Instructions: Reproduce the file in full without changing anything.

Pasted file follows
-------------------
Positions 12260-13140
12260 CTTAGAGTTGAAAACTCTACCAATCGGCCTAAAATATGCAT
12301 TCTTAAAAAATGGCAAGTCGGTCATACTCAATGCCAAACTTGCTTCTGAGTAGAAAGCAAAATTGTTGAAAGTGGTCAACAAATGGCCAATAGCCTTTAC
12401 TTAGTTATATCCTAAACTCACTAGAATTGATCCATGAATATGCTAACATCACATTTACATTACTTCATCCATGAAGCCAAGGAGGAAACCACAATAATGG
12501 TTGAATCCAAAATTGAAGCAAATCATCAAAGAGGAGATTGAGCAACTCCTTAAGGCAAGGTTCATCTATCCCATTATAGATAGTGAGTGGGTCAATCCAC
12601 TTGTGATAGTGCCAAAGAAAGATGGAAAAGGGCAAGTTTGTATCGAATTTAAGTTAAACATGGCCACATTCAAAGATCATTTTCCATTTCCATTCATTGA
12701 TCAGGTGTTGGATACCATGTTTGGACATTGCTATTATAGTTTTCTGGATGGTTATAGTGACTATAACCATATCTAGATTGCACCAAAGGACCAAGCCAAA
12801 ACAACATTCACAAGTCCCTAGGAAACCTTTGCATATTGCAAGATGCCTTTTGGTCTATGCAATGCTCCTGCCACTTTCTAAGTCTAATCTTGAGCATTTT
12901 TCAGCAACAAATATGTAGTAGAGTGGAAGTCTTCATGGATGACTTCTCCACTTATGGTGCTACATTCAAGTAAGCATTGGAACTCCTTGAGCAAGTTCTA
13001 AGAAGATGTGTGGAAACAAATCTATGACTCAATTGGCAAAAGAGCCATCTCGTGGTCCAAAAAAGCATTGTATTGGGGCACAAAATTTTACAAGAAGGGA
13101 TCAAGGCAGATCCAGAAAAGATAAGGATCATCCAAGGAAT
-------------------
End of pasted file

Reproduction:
Positions 12260-13140
12260 CTTAGAGTTGAAAACTCTACCAATCGGCCTAAAATATGCAT
12301 TCTTAAAAAATGGCAAGTCGGTCATACTCAATGCCAAACTTGCTTCTGAGTAGAAAGCAAAATTGTTGAAAGTGGTCAACAAATGGCCAATAGCCTTTAC
12401 TTAGTTATATCCTAAACTCACTAGAATTGATCCATGAATATGCTAACATCACATTTACATTACTTCATCCATGAAGCCAAGGAGGAAACCACAATAATGG
12501 TTGAATCCAAAATTGAAGCAAATCATCAAAGAGGAGATTGAGCAACTCCTTAAGGCAAGGTTCATCTATCCCATTATAGATAGTGAGTGGGTCAATCCAC
12601 TTGTGATAGTGCCAAAGAAAGATGGAAAAGGGCAAGTTTGTATCGAATTTAAGTTAAACATGGCCACATTCAAAGATCATTTTCCATTTCCATTCATTGA
12701 TCAGGTGTTGGATACCATGTTTGGACATTGCTATTATAGTTTTCTGGATGGTTATAGTGACTATAACCATATCTAGATTGCACCAAAGGACCAAGCCAAA
12801 ACAACATTCACAAGTCCCTAGGAAACCTTTGCATATTGCAAGATGCCTTTTGGTCTATGCAATGCTCCTGCCACTTTCTAAGTCTAATCTTGAGCATTTT
12901 TCAGCAACAAATATGTAGTAGAGTGGAAGTCTTCATGGATGACTTCTCCACTTATGGTGCTACATTCAAGTAAGCATTGGAACTCCTTGAGCAAGTTCTA
13001 AGAAGATGTGTGGAAACAAATCTATGACTCAATTGGCAAAAGAGCCATCTCGTGGTCCAAAAAAGCATTGTATTGGGGCACAAAATTTTACAAGAAGGGA
13101 TCAAGGCAGATCCAGAAAAGATAAGGATCATCCAAGGAAT